Sunday, February 15, 2009

Sandwich generation + Credit crunch = Babygloomers

The Daily Telegraph has researched a sample of 1,800 people and discovered that 8% were giving their parents cash. From this it has deduced that: “More than three million people have to help their parents financially as the savings crisis engulfs a generation of Britons”.

Then the argument makes a bit leap of logic to conclude that the reduction of interest rates has meant that a lot of older people are having financial problems that their adult children have to solve. In addition, the same parents have to fund their children.

Bottom line the Sandwich Generation have always had a rough time of it but the financial chaos has made it a lot worse.

I doubt if the Telegraph’s research holds up to much scrutiny but the conclusion is probably right.

What the newspaper didn’t go on to say, as it should, is that this situation creates a horrible multiplier affect if the person in the middle of the sandwich looses their job. It doesn’t just impact them but their kids and parents. What a sorry state.

During these troubled times it is too easy to end a blog post on a negative note. Some companies keep on prospering - especially those that rely on the one thing that never changes - physiological ageing. The division of Smith & Nephew, with the marvellous name of ‘Wound Care’ that makes artificial hips, and stuff like that, is performing well. Dick Stroud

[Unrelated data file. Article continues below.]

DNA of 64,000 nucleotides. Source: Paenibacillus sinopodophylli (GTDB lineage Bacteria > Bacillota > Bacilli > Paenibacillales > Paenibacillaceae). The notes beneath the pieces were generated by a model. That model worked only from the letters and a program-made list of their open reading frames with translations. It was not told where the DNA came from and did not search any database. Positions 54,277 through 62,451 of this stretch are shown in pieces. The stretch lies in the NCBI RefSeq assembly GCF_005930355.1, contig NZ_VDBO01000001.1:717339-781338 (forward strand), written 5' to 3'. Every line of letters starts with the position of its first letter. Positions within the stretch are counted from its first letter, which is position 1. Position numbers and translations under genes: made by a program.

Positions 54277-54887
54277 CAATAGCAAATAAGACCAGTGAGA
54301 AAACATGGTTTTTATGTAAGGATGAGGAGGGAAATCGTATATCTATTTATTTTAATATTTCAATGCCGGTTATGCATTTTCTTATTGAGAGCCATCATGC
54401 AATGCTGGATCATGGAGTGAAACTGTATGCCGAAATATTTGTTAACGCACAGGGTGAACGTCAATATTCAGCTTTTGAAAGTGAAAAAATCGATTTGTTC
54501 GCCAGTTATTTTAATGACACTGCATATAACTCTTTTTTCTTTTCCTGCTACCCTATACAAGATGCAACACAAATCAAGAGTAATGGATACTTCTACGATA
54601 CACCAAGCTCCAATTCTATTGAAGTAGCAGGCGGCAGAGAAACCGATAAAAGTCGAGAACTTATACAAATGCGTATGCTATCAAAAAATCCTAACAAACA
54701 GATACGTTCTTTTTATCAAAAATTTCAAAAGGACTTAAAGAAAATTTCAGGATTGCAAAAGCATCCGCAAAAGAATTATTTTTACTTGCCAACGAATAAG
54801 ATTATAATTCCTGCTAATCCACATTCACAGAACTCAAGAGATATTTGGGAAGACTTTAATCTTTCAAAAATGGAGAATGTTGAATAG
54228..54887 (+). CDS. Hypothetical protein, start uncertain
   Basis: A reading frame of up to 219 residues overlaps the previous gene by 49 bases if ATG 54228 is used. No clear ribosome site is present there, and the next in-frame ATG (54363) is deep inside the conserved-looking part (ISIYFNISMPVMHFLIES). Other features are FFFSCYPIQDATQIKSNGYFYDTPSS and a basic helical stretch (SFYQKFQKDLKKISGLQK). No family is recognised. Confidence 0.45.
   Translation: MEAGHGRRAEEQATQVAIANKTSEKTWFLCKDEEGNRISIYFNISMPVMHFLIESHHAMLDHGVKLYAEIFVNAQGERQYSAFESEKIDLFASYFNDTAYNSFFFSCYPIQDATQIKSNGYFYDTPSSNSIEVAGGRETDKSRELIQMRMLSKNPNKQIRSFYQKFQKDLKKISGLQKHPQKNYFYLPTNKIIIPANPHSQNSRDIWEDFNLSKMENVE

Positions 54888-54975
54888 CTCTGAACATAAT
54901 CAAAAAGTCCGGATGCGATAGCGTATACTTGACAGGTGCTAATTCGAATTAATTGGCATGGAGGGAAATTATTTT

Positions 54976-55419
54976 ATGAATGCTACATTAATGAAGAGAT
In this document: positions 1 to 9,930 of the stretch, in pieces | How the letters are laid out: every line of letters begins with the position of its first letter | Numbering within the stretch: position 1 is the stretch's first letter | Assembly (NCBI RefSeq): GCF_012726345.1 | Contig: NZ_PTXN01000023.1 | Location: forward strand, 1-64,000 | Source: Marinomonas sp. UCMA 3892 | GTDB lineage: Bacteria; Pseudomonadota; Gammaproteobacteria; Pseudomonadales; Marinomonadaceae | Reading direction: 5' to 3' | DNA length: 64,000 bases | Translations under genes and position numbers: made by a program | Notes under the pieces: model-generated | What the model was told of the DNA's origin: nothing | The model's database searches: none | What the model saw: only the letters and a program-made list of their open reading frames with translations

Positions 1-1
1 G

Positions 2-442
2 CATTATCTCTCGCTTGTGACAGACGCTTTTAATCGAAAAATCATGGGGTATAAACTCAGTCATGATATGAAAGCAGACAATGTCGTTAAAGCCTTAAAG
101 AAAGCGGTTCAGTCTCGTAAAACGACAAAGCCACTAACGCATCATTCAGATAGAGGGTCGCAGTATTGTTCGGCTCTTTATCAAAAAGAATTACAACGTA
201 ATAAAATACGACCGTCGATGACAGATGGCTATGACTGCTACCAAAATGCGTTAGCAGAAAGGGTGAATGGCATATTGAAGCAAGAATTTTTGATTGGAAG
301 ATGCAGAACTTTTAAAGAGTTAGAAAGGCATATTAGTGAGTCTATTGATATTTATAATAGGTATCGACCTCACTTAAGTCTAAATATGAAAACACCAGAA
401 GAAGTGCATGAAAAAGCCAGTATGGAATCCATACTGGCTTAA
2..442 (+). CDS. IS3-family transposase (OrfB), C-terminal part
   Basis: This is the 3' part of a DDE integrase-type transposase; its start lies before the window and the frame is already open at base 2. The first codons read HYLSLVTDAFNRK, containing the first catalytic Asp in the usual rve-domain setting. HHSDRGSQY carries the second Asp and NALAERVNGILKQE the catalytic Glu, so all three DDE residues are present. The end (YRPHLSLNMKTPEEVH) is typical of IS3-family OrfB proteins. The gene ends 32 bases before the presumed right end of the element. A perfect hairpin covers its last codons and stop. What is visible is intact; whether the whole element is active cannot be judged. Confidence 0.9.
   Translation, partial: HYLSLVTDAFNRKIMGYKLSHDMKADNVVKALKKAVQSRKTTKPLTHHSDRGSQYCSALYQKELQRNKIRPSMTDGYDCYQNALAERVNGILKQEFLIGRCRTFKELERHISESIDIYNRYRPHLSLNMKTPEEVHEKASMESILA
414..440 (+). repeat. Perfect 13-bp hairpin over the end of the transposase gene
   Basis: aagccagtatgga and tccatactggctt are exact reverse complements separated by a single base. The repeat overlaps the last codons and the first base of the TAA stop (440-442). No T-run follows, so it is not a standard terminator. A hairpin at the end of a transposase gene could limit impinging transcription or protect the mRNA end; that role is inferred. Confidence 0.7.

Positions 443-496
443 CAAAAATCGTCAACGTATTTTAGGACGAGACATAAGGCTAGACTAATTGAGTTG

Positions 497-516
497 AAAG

Anonymous said...

does the author no what he's talking about - NO! SN advanced wound care DOES NOT make hips and knees, etc. their Orttopedic division is a leading worldwide provider.

allan said...

sn advancd wound care does not make artificial joints - that is their orthopedic division.

nothing like no fact checker. sn's web site is very clear.

Dick Stroud said...

Direct your ire towards the FT - it was their article that made the comment. Sorry I can't find any trace of SN's Orttopedic division.

Irrespective of which division it is there is money to be made in those artificial joints.